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Reserve Marines prove readiness to support the active component at ITX 4-17

By 2nd Lt. Stephanie Leguizamon | Marine Corps Forces Reserves | July 3, 2017

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Every summer, more than 5,000 reserve Marines travel from across the United States to take part in an Integrated Training Exercise in 29 Palms, California. The exercise is the largest U.S. Marine Corps Reserve exercise of the year and a critical way in which the Reserve Component is able to maintain a cadre of Marines and units ready to deploy at any time.

Each year, two infantry battalions, supported by artillery, combat logistics and multiple aviation capabilities; and an assortment of other forces become the “ready bench,” first to augment and reinforce Active Component forces in support of a contingency response or as part of a theater security cooperation mission. 

The Marine Corps Reserve “Force Generation Model” is a five-year training and readiness cycle meant to build experience and competency in the Reserve Corps. During year four of the cycle, ITX certifies unit readiness for use on the ready bench for the next year. This plan ensures a total of more than 3,000 Reserve Marines and Sailors are prepared to augment and reinforce Active Component Forces.

This year, from June 8 to July 7, 2017 Marines from over 40 units came together for ITX 4-17 as MAGTF-23, so named because 23rd Marine Regiment, 4th Marine Division, Marine Forces Reserve, fulfilled the command element role.

The units that participated in ITX 4-17 – 2nd Bn. 24th Marines and 2nd Bn. 25th Marines, supported by 5th Bn., 14th Marine Artillery Regiment, Combat Logistics Battalion 453, CLB- 45, Marine Light Attack Helicopter Squadron 772, Marine Heavy Helicopter Squadron 772 and a host of supporting units – will now comprise the Reserve Component’s ready bench for the duration of fiscal year 18. 

ITX is a service level training event for both the Active and Reserve Components which aims to prepare units for combat, under the most realistic conditions possible. While the primary focus is training infantry units at the battalion and squadron level and below; the secondary focus is on training as a fully operational Marine Air-Ground Task Force. MAGTFs are task organizations consisting of ground, aviation, combat service support, and command elements. This type of task organization is flexible and structured to accomplish a wide range of missions. It is also completely unique to the Marine Corps. These focuses along with friction that comes with mimicking real-world operations during the hottest time of the year on the ranges of Marine Corps Air Ground Combat Center 29 Palms, California, make ITX 4-17 an effective measure of readiness.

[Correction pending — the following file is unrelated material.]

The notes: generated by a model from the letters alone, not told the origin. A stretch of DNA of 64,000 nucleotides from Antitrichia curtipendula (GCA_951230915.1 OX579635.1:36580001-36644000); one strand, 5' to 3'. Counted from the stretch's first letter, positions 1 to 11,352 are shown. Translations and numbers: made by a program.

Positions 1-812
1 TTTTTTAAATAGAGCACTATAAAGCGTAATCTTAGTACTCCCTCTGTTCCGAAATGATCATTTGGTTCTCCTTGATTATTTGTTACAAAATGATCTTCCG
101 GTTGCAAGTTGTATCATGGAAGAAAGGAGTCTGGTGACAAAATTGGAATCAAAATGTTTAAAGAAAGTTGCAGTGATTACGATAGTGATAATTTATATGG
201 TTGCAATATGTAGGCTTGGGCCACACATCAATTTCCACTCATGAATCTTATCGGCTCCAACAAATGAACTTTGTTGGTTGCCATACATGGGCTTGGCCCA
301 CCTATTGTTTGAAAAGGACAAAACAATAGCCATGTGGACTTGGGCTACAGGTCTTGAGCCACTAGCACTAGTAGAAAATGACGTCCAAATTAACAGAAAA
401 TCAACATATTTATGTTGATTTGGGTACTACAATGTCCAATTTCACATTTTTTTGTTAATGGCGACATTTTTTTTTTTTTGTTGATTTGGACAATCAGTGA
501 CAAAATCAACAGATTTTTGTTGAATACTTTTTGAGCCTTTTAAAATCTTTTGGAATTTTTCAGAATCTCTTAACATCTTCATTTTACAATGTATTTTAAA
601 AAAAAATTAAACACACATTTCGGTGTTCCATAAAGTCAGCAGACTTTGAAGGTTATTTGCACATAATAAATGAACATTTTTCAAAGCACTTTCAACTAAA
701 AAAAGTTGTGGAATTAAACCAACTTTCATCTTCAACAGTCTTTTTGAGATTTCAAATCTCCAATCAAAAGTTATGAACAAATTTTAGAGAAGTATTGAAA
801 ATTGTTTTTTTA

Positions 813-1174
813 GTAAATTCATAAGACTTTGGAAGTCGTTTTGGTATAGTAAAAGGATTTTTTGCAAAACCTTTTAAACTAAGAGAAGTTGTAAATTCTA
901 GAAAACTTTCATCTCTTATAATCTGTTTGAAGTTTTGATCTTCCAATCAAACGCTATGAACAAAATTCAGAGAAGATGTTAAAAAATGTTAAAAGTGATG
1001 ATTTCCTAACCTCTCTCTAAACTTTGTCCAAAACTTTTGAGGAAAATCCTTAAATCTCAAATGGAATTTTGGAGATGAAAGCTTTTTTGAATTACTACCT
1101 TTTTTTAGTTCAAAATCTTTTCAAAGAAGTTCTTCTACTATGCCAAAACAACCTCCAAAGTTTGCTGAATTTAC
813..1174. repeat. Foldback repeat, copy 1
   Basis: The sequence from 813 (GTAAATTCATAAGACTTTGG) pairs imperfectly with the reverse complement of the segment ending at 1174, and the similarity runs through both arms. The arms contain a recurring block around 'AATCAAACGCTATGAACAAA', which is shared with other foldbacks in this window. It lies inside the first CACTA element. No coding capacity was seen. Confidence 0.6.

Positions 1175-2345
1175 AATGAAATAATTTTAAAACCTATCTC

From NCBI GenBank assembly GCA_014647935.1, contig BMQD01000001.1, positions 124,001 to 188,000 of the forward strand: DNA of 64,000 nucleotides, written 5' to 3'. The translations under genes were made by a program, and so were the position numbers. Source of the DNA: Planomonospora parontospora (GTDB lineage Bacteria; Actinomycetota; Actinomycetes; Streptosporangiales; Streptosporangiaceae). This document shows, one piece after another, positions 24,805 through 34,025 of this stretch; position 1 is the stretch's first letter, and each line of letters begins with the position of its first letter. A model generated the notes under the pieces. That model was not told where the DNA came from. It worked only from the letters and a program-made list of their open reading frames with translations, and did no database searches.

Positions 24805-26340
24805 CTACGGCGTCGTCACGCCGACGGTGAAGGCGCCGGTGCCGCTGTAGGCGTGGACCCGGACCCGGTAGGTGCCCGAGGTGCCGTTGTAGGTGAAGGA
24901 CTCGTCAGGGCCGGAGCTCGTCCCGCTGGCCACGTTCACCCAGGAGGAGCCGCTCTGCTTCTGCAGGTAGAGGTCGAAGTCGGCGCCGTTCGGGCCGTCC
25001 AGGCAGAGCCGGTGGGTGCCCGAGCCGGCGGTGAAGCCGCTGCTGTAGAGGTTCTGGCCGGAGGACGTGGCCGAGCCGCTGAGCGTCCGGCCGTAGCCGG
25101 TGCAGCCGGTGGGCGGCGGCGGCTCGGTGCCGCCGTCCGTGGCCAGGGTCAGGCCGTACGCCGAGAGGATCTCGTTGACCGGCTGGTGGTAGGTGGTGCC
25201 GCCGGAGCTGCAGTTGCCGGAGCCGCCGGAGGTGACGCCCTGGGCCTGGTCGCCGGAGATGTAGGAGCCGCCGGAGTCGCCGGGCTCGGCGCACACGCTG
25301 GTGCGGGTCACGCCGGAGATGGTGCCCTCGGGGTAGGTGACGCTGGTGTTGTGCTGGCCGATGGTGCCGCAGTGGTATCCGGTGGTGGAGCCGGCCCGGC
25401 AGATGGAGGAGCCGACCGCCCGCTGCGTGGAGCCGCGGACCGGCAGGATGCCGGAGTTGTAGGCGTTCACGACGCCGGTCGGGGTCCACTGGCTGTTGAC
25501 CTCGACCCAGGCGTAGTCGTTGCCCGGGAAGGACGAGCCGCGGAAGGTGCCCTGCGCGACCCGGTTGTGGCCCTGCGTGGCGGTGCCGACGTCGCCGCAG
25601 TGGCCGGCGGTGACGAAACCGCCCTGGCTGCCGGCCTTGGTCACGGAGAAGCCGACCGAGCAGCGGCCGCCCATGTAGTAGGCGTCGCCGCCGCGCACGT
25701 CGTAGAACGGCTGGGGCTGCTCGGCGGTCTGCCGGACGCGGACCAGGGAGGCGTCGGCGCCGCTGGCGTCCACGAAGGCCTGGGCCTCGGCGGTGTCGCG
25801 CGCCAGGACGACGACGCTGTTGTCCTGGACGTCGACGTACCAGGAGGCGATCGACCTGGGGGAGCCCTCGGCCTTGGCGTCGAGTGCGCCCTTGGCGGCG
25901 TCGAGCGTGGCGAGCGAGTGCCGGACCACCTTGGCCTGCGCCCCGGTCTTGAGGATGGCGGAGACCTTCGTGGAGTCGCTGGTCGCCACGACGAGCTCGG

Besides being the Marine Corps Reserve’s largest annual exercise, ITX 4-17 is relevant to the total force because it allows unit commanders the opportunity to assess participants against a predetermined set of standard capabilities. 

ITX 4-17 tests participating units, including 2nd Battalion, 25th Marine Regiment and 2nd Bn., 24th Marines, against the same training and readiness standards of the Active Component during the four other ITXs held each year. The Marine Corps Reserve is an operational force that augments, reinforces and supports the Active Component every day. The Force Generation Model ensures consistent integration of Reserve units, detachments, and individuals into Service, Joint and Multi-lateral exercises, thereby increasing interoperability over the plan’s five-year cycle. Reserve Marines are very much a part of the current fight with units deployed worldwide in every geographic combatant command. 

The Special Purpose Marine Air Ground Task Force- Southern Command, for example, is an annual theater security cooperation rotation composed almost entirely of Marine Corps Reserve units. The MAGTF, based out of Honduras, conducts theater security cooperation missions throughout Central and South America. They also serve as a crisis response force in the area. Last October, the unit was the first to respond and provide disaster relief and humanitarian aid in the wake of Hurricane Matthew, the category-four storm that struck Haiti.